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Living the Good Life on God's Good Earth based on 0 ratings. 1 reviews.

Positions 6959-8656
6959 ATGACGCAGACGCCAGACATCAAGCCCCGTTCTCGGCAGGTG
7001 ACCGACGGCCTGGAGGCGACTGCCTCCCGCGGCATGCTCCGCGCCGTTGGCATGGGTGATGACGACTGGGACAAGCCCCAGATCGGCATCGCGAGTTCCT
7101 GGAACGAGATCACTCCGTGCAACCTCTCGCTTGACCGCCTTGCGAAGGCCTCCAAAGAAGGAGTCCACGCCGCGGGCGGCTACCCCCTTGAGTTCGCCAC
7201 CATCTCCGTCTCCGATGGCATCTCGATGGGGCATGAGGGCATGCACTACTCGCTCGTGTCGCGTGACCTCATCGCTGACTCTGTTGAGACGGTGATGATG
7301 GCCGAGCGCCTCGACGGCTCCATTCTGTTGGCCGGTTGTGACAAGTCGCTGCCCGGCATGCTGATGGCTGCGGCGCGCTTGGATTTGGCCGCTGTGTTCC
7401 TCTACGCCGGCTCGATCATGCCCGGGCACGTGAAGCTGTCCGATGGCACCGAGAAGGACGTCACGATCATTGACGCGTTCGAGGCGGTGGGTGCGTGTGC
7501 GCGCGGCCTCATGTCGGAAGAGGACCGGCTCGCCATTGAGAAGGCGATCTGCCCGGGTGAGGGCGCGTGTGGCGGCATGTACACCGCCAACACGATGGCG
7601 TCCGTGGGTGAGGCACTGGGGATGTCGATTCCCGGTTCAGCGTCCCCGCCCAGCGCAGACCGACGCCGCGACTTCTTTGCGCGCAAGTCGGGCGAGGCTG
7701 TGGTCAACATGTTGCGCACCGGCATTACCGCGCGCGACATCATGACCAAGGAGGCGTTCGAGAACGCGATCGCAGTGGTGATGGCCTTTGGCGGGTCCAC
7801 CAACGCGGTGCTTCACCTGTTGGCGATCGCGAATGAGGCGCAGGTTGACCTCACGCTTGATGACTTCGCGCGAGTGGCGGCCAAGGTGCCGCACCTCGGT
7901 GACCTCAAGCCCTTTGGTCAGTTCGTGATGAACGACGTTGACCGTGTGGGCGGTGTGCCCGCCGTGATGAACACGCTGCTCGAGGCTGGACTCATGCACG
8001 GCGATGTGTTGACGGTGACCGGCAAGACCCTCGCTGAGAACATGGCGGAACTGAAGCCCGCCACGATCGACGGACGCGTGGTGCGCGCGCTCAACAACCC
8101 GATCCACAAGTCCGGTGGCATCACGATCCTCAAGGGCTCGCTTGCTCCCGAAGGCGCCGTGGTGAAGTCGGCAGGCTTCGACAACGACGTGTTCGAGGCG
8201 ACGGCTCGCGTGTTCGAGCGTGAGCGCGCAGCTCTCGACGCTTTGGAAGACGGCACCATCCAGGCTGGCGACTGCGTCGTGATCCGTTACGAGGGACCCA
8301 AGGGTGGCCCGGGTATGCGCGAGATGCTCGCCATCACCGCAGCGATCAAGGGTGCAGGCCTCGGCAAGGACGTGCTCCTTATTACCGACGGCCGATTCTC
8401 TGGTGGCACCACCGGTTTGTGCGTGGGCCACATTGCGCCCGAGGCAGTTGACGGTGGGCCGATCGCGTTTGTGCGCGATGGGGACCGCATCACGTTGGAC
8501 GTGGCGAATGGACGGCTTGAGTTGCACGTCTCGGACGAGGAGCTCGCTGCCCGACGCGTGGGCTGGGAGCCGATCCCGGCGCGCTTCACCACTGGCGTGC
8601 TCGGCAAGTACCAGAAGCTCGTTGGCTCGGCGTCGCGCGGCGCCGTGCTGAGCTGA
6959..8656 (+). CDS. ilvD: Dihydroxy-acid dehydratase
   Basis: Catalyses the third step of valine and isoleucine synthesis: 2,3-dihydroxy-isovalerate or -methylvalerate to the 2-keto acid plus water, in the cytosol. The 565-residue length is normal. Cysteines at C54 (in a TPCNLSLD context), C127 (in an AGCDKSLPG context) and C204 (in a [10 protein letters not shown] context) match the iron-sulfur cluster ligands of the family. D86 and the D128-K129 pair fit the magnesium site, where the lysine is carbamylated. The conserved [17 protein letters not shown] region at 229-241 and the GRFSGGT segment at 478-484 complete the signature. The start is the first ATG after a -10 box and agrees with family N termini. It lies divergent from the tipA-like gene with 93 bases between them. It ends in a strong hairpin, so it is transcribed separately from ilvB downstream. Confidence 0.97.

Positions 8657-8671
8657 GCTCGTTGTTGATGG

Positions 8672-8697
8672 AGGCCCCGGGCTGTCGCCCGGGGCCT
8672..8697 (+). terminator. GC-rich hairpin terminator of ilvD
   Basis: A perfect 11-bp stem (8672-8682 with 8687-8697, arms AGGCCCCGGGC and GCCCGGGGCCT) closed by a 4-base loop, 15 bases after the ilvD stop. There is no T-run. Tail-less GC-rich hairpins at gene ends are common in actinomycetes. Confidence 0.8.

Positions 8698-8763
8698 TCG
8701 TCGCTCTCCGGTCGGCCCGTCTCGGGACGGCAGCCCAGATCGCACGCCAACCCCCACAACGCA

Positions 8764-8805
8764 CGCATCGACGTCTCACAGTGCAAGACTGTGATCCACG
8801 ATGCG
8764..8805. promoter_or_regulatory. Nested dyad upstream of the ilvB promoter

'Living the Good Life on God's Good Earth' is a collection of essays on issues of Judeo-Christian attitudes and teachings with respect to earth stewardship. Contributing authors include academicians Mark D. Bjelland (Associate Professor of Geography from Gustavuas Adolphus College, St. Peter, Minnesota), Christiana deGroot (Professor of Religion and Chair of Gender Studies, Calvin College, Grand Rapids, Michigan), Paul Heintzman (Assistant Professor of Leisure Studies, University of Ottawa, Ontario), and many more. A wide variety of backgrounds and locations of the contributors help to diversify and enrich the offerings and value of 'Living the Good Life on God's Good Earth' for the reader. A key concept referred to in several of the chapters is the idea of 'shalom.' This is clearly and beautifully defined in chapter 10, 'Seeking Shalom' by John R. Wood and Stephen C. Bouma-Prediger, quoting Neal Plantinga's 'Not The Way It's Supposed To Be A Breviary of Sin:' 'The webbing together of God, humans, and all creation in justice, fulfillment, and delight is what the Hebrew prophets call shalom. We call it peace, but it means far more than mere peace of mind or a cease-fire between enemies. In the Bible shalom means universal flourishing, wholeness, and delight - a rich state of affairs in which natural needs are satisfied and natural gifts are fruitfully employed, a state of affairs that inspires joyful wonder as its Creator and Savior opens doors and welcomes the creatures in whom he delights. Shalom, in other words, is the way things ought to be (p. 10) (p. 80).' The expanded definition leads to the facing of hard questions about our daily life choices and patterns of energy and resource consumption. One of the prominent questions raised is 'What, in sum, does it mean to seek shalom in the practices and activities of our everyday lives? (p.81)' And the final list of questions for reflection and discussion, taken from the texts of all the chapters, contains this idea: 'Chapter 2 suggests that we make shlom, rather than profit, the guiding principle of our lives and work, with the goal of living sustainably and at peace with the creation. What are some societal issues - as opposed to personal issues - that prevent us from achieving shalom (p. 83)?' 'Living the Good Life on God's Good Earth' is not the comfort literature of staid Bible study groups it is instead a challenge to redefine and rediscover what it means to live according to the highest, earth and life sustaining principles.